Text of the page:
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Jeremy Stephens: Demolition Man

You almost have to wonder if there was some funny business going on when Jeremy Stephens filled out the application for his first fight license. There’s no way that after seemingly being around forever in the UFC that the “Lil’ Heathen” still hasn’t celebrated his 30th birthday.

He must have started fighting when he was 12.

“I still feel very young,” Stephens laughs. “I don’t feel like I’m 29, that’s for sure.”

All joking aside, there are few fighters in the lightweight division who can boast the level of Octagon experience of the Iowan, who fights for the 21st time in the UFC on Saturday against Dennis Bermudez. Over the course of his time in the promotion, Stephens has fought the best night in and night out, and he earned the respect of his peers with his fists and his chin.

And though it’s evident that it’s not an easy gig to stay on the roster non-stop since 2007, what can be even harder is keeping the sport fresh for that long. Stephens has found a way though.

“Just like the sport and just like the UFC over the years, they’ve grown and evolved and adapted and always made changes to better themselves, and that’s what I’ve done as a fighter, a father, a person, and that’s how I view life,” he said. “I feel like if you’re not growing evolving and making the changes properly to get better, then you’re just going to stay the same. In this sport, I’m constantly learning new things. There are always some younger guys coming in and I just like evolving and getting better and learning more and more about martial arts. That’s what’s fun for me, and the moment that starts dying out and I stop having fun and learning and growing and wanting to be in the gym, that’s probably the day I’ll hang ‘em up.”

The biggest factor in keeping that excitement level high was likely Stephens’ full-time move to San Diego and the Alliance MMA team a few years back. Surrounded by world-class coaches and top-notch training partners, Stephens was able to grow as a fighter while also providing his family a southern California lifestyle far removed from the harsh winters of Iowa.

That’s the good news. The bad news is that after putting three consecutive wins together in 2013-14, he’s dropped his last two against Cub Swanson and Charles Oliveira. There’s no shame in losing to that duo, but the question mark was in Stephens’ attitude. Once a reckless brawler who was willing to walk through fire to get his hands on an opponent, Stephens appeared to tone things down in terms of mindset, and as he approaches a pivotal bout with Bermudez, he doesn’t deny it.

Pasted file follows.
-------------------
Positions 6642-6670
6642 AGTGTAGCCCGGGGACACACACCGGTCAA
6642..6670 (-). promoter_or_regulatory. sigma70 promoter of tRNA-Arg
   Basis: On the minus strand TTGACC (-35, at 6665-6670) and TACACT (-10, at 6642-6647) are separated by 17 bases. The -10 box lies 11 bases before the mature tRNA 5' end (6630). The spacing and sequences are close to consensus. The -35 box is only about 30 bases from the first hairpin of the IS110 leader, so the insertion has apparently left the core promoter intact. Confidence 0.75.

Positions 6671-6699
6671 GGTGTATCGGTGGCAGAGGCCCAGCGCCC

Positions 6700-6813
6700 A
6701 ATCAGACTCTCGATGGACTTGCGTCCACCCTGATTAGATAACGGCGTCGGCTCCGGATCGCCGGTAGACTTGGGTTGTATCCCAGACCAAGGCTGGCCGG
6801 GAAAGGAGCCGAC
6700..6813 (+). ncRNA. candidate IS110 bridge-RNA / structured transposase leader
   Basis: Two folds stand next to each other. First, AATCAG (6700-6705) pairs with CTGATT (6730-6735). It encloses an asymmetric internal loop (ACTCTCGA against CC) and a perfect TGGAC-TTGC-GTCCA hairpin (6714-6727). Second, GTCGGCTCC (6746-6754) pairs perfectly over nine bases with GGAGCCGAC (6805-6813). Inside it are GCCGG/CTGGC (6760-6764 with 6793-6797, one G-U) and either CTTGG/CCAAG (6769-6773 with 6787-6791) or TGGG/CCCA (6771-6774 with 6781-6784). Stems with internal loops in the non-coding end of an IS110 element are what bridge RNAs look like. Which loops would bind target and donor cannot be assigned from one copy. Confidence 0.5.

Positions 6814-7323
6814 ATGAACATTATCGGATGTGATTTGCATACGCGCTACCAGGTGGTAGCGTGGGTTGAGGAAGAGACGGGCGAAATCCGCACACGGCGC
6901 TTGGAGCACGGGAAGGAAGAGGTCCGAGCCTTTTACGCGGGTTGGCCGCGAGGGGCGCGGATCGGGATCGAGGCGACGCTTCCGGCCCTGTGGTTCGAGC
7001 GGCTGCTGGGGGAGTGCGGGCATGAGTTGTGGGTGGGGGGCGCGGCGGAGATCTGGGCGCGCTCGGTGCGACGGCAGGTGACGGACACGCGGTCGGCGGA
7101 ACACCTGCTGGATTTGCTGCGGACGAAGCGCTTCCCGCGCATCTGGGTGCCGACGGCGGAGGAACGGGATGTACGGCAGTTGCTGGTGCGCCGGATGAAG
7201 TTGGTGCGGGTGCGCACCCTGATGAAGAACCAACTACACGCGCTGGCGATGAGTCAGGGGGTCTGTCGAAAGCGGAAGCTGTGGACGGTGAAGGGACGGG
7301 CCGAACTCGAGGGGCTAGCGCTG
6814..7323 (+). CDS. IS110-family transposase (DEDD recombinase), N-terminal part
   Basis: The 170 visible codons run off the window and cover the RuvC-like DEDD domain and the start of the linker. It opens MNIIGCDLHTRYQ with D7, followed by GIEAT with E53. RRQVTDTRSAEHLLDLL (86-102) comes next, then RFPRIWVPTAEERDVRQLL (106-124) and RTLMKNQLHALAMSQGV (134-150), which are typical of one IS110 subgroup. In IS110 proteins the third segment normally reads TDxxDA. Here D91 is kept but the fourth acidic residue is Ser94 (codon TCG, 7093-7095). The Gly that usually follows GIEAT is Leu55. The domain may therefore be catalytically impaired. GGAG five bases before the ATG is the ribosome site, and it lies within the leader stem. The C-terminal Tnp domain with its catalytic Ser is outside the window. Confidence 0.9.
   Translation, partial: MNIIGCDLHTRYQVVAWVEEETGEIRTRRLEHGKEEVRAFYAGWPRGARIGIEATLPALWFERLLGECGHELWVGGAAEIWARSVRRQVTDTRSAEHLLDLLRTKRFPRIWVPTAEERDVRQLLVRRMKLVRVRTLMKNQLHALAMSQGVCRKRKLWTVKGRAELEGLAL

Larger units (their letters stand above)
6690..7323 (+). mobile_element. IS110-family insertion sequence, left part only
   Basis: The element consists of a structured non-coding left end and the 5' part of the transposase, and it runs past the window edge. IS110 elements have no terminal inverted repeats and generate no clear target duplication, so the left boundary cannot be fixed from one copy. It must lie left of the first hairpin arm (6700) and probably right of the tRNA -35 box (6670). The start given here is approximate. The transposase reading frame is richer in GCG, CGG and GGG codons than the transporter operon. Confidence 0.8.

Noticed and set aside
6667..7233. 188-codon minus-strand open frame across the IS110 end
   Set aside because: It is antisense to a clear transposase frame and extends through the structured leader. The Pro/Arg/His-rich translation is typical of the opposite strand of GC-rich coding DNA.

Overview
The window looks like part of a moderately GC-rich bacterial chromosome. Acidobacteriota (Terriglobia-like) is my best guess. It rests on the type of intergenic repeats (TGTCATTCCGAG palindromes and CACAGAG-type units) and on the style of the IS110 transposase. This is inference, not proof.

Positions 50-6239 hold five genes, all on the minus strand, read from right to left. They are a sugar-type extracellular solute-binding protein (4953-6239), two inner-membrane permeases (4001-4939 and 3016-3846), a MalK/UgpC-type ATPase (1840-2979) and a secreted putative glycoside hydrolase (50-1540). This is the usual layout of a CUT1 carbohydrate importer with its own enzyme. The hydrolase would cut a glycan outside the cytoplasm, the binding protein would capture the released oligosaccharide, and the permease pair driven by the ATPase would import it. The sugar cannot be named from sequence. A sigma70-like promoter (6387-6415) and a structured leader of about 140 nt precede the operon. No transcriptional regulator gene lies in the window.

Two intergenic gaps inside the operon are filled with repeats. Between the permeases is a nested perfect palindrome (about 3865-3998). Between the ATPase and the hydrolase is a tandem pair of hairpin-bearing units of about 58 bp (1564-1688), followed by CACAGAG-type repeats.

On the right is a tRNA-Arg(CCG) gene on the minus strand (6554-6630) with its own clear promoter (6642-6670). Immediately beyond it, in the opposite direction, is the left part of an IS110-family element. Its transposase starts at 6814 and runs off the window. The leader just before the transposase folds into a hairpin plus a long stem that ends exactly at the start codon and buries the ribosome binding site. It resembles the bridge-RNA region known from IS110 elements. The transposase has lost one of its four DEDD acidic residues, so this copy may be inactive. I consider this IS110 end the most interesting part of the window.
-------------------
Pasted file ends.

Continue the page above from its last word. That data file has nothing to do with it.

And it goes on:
“The biggest thing that I feel I’ve gotten back was my mindset,” he said. “It’s an old school mentality. Somewhere along the way I lost that mindset. But I’m back to hard training and hard grinding. I’m in a great frame of mind, and I feel like everybody is mentioning that around me. Things are starting to change for me, and it all has to do with my mindset and my attitude and how I’m approaching things, and honestly, it feels really good. I feel super confident and, mentally, I’m prepared. This is war. This guy is trying to take everything from me and my kid, so this is a war mentality. I’m going in there to crush him.”

Sounds like some old school “Lil’ Heathen” right there, making it the perfect time to ask for his thoughts on “The Menace.”

“I just see a typical meathead, wrestling grinder, who tries to put on a cardio pace,” Stephens said of his foe. “His best defense is a good offense, but I think he’s got a lot of holes in his game and I don’t feel like he’s fought anybody as strong as me and as powerful as me. He hasn’t fought someone who’s going to be able to match that pace and someone who can hit harder and put his lights out at any given moment. I think he’s in for a rude awakening if he thinks he’s going to walk right through me or if he’s going to win. I’m gonna take everything from that guy come July 11th.”

The two losses have apparently fired Mr. Stephens up, and what that means for Bermudez is a possibly rough night, and for fans a fight to remember. As for the Iowa native - 34 fights into his pro career but still just seven months older than his opponent - this is a chance to remind people just who he is.

“I’ve been around this sport for a long time, I fought some of the top fighters and world champions, and there’s nothing I haven’t seen,” he said. “So I’ve just got to go out there with a good, clear head on my shoulders, stick to my game plan, go out there and execute, and just demolish this guy.”

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